Is it his body?

Listening to Detroit psych-pop ensemble the Silent Years is like the childhood experience of being trapped under a rubber raft in a swimming pool: you're joyful and carefree one minute — your senses embracing the sun, the splashing, and the intoxicating smell of chlorine — then, suddenly, you find your small, child body trapped and fighting for air in the shadows beneath the raft. Unable to breathe, you are flooded with a sense of mortality and vulnerability as the adrenaline pounds a path to your brain. Once you surface, still high from the rush, relief fills you like a glorious wine. The sting in your nose keeps the moment fresh in your mind only for an hour or so. But your heart will remember it always.

"I think everyone's body is their primary experience with the world," says Josh Epstein, 27-year-old singer, songwriter and guitarist for the Silent Years. "All of your senses, desires and needs are filtered through your body. In Eastern religions, when people become more enlightened, they're able to transcend their bodies. The fact that I talk about my body so much probably means that I'm not there yet. Not even close."

Epstein's visceral and emotional take on the world seems inextricably intertwined with his body, which he refers to with some frequency in his lyrics. Physically nondescript by rock star standards — the gaunt, fashionable young audience that assembled for a recent Silent Years show at Pontiac's Crofoot looked more the part than the hardy, modestly attired singer — Epstein, nonetheless, has a presence that radiates star power. His gentle smile, always ready, is what keeps the lid on the cauldron.

"I'm not manic, but I know what it is to be sad," he says. "I think people have all the emotions and know how to feel everything."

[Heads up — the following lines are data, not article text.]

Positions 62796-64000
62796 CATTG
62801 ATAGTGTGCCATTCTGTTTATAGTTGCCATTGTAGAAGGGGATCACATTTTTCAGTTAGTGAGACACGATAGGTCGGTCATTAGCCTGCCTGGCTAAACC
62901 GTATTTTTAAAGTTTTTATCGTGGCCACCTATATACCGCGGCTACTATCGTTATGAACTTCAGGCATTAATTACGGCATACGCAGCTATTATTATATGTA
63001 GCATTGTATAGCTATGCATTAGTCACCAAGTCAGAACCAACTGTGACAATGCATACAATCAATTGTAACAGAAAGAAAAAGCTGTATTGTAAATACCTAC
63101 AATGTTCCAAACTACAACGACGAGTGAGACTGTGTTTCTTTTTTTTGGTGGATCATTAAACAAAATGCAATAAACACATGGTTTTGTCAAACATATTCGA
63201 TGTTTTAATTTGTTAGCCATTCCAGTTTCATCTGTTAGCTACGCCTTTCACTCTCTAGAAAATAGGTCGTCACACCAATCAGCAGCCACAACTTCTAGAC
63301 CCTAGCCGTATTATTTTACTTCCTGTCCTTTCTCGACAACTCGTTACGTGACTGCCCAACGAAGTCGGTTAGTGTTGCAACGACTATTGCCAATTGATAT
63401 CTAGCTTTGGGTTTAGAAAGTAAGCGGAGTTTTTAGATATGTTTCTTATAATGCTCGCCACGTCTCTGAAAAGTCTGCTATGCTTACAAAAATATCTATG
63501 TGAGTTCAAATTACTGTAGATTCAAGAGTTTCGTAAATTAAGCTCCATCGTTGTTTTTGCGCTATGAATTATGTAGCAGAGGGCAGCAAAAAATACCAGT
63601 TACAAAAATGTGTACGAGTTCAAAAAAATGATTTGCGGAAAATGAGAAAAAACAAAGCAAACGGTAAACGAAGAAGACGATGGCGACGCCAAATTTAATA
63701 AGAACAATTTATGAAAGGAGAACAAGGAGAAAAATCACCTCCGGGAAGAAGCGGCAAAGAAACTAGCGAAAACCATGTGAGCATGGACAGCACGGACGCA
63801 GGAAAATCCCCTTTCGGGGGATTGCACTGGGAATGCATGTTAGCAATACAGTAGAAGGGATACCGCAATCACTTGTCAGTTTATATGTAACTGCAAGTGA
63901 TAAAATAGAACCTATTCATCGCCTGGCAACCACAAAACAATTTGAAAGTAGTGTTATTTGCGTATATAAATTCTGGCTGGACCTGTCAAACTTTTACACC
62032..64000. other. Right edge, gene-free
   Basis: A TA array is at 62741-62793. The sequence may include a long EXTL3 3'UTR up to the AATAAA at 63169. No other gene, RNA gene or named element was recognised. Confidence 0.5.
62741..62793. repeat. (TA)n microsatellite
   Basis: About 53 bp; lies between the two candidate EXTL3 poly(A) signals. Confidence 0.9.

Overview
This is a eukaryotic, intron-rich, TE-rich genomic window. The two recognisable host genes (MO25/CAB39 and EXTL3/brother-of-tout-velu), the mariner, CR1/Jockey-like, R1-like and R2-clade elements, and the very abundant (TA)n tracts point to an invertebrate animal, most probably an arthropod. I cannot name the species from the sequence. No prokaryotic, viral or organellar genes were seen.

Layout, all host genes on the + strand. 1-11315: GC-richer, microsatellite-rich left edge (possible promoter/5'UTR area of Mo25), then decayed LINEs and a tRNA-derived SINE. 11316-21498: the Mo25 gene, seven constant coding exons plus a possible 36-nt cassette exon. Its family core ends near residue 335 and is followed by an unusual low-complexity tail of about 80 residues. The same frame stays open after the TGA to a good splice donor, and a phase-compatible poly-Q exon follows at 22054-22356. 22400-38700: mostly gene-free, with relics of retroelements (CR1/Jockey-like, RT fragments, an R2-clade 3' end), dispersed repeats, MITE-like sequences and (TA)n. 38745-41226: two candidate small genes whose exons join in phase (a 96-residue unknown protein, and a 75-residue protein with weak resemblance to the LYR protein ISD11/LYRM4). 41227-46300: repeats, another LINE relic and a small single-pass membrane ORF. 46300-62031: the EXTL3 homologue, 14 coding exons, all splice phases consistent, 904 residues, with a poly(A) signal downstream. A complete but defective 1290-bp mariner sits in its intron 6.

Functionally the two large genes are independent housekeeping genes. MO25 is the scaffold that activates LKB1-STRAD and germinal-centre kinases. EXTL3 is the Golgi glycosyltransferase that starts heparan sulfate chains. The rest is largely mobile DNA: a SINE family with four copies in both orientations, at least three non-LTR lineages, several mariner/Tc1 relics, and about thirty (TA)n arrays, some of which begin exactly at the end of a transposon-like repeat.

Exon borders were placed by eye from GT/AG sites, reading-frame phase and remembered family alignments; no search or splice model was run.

It's not surprising that Epstein, a metro Detroit native, launched his national touring career at 15 (with locals Call it in the Air) or that he signed a development deal with Atlantic Records while in his early 20s. It's not surprising, even, that the Silent Years was SPIN magazine's "Underground Artist of the Year" in 2007. These things are not surprising simply because Epstein, and the Silent Years, really are that good. What is surprising is that the band — which has two excellent releases under its belt (the 2005 EP Stand Still Like the Hummingbird and a 2006 self-titled full-length) and six full U.S. tours and an extensive European tour to its credit — is still relatively unknown in Detroit.

"That's good and bad," Epstein says. "The good part is that, since we never even felt close to being a part of any 'scene,' we were never swayed by any of that. The bad part is that we played shows for three years in Detroit before anyone ever came to see us. It was weird to play to a full house in New York City and then come home and play to no one. Even now it's hit or miss. But these days, there are a lot of cool people around who are into being friends and playing shows together and are really supportive. It's very cool."

Born in Detroit and reared in Southfield, Epstein — according to his family — started singing before he could walk. Picking up the guitar at 13, he started composing songs in middle school — careful to keep his creations close to the vest. "Writing was something that I always hid from people," he says, "it was kind of my private thing."

By the time he started making his "private thing" public, new challenges arose.

"The stage is a little intimidating to me," he says. "Music has always been a very necessary outlet for me — so it can be a little embarrassing to be up there and to be so vulnerable when most people just want to hang out and drink some beers. Sometimes we ruin the party — we're not the kind of band that people are going to drink and dance and have a 'good time' to."